What is a Cataract?

Closeup of an Eye With a Cataract

A cataract is hardening and clouding of the natural crystalline lens within your eyeball. It is a normal process of aging, but it can also occur in the setting of trauma or chronic steroid use amongst others. This process usually begins in your 40’s but patients often do not require surgery until after age 60. We also can see cataracts sooner in glaucoma patients secondary to chronic use of glaucoma drops or from previous glaucoma/eye surgery. The lens in the eye focuses light onto the retina and allows us to see. When this lens gets cloudy it results in a degradation of vision.

When someone develops a visually significant cataract they may experience:

  • Clouded, blurred, or dim vision
  • Increased difficulty with night vision
  • Glare and halos around lights
  • Sensitivity to light
  • Need for increased light to read and perform other activities
  • Changes in in contact lens or eye glasses prescriptions
  • Colors fading, often appearing washed out or yellow
Chart Illustrating a Normal Eye Compared to One With a Cataract

How is cataract surgery performed?

Removal of the cataract is an outpatient surgical procedure. It is done under light IV sedation and local/topical anesthesia. This allows for a lower risk procedure and easier recovery. Following the surgery you will have a clear shield placed over your eye and you will begin eye drops that day. You will see your doctor that afternoon or the following day for your first post operative visit.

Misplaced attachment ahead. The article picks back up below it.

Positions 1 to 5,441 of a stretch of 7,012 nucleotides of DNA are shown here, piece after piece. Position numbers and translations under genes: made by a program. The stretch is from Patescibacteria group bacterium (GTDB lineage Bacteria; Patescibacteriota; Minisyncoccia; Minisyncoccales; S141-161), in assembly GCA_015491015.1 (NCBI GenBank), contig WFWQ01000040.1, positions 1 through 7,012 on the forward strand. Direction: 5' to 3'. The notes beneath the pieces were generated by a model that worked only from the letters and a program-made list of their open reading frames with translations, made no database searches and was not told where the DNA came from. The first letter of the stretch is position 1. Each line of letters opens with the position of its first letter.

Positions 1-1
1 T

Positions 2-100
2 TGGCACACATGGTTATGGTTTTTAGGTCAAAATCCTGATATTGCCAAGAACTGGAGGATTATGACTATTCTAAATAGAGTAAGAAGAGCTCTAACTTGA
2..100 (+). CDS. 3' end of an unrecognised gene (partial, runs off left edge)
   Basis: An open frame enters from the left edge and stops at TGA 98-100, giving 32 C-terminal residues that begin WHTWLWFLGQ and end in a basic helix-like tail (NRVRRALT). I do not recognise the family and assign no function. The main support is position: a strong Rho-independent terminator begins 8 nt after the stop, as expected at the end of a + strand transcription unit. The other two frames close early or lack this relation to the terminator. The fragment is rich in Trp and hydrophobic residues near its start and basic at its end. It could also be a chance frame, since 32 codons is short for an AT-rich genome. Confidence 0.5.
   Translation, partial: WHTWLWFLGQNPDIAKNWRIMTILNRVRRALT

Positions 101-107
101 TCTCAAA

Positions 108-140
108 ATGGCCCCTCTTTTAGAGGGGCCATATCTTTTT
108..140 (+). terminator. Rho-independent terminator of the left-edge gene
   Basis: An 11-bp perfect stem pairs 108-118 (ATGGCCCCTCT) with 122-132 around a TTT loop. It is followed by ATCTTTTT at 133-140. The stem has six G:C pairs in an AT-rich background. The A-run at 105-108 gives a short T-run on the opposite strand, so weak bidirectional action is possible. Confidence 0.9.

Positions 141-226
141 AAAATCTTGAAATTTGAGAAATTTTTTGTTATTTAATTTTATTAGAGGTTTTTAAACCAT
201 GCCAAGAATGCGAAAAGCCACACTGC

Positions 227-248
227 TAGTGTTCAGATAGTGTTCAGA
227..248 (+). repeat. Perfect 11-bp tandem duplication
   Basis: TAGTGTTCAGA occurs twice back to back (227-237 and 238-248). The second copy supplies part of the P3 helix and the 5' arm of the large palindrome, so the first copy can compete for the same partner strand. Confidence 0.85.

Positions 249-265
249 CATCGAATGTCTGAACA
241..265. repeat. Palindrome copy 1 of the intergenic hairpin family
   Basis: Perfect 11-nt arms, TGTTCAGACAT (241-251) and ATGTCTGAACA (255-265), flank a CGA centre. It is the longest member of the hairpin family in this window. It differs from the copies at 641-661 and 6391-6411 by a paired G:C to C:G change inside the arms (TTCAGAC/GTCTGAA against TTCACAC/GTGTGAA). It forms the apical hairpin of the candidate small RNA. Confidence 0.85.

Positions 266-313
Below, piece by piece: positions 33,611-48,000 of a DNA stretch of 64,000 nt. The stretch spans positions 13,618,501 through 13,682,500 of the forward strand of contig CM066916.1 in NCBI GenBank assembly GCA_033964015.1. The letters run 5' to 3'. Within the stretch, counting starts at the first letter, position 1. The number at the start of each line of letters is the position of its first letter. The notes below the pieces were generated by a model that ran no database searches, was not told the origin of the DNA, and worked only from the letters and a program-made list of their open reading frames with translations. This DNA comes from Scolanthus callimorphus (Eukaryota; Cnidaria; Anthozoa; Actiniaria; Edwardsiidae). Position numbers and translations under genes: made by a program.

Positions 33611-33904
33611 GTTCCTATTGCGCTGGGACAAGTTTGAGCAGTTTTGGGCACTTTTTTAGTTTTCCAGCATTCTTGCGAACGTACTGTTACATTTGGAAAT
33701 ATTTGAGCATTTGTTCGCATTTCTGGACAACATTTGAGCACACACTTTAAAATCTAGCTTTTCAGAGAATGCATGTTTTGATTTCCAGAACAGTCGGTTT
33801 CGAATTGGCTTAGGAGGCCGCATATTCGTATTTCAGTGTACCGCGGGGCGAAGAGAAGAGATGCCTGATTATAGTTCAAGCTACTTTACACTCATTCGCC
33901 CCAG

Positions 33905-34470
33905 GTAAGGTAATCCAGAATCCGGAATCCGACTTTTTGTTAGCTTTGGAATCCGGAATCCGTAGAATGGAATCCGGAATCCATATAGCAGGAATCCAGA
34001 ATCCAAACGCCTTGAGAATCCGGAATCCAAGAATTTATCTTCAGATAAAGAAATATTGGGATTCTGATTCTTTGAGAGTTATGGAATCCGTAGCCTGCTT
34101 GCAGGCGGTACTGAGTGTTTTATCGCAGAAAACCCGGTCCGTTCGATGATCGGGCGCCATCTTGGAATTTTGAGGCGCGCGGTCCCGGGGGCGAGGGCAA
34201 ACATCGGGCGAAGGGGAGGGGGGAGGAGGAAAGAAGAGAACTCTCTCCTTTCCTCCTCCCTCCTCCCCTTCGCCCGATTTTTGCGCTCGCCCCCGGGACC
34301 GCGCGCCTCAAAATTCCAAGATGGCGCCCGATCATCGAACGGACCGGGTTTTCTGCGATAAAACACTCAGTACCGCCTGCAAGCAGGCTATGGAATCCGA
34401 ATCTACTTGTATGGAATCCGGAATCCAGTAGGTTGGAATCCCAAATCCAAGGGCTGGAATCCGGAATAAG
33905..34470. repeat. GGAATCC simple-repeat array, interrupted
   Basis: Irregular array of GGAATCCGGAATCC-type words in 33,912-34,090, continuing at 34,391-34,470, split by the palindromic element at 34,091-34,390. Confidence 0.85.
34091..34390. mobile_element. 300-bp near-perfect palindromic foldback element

Traditional cataract surgery:

Traditional (non laser) cataract surgery uses small incisions and is almost always sutureless. A tiny incision is made in the clear part of your eye called the cornea. A circular opening is made in the lens bag (capsule) which holds the cataract. An ultrasound probe (phaco) is placed through the incision into the eye and used to break up the cataract into several small pieces which are aspirated out of the eye. Additional cataract material is further removed from the eye using an irrigation-aspiration handpiece. Once all the lens material is cleaned out, an intraocular lens implant (IOL) is placed into the bag. The artificial lens implant is placed in the natural anatomic position where it will remain. If the capsular bag is unstable (which can be seen more commonly in some glaucoma patients), your doctor may choose to implant the IOL in a different position to ensure a stable lens.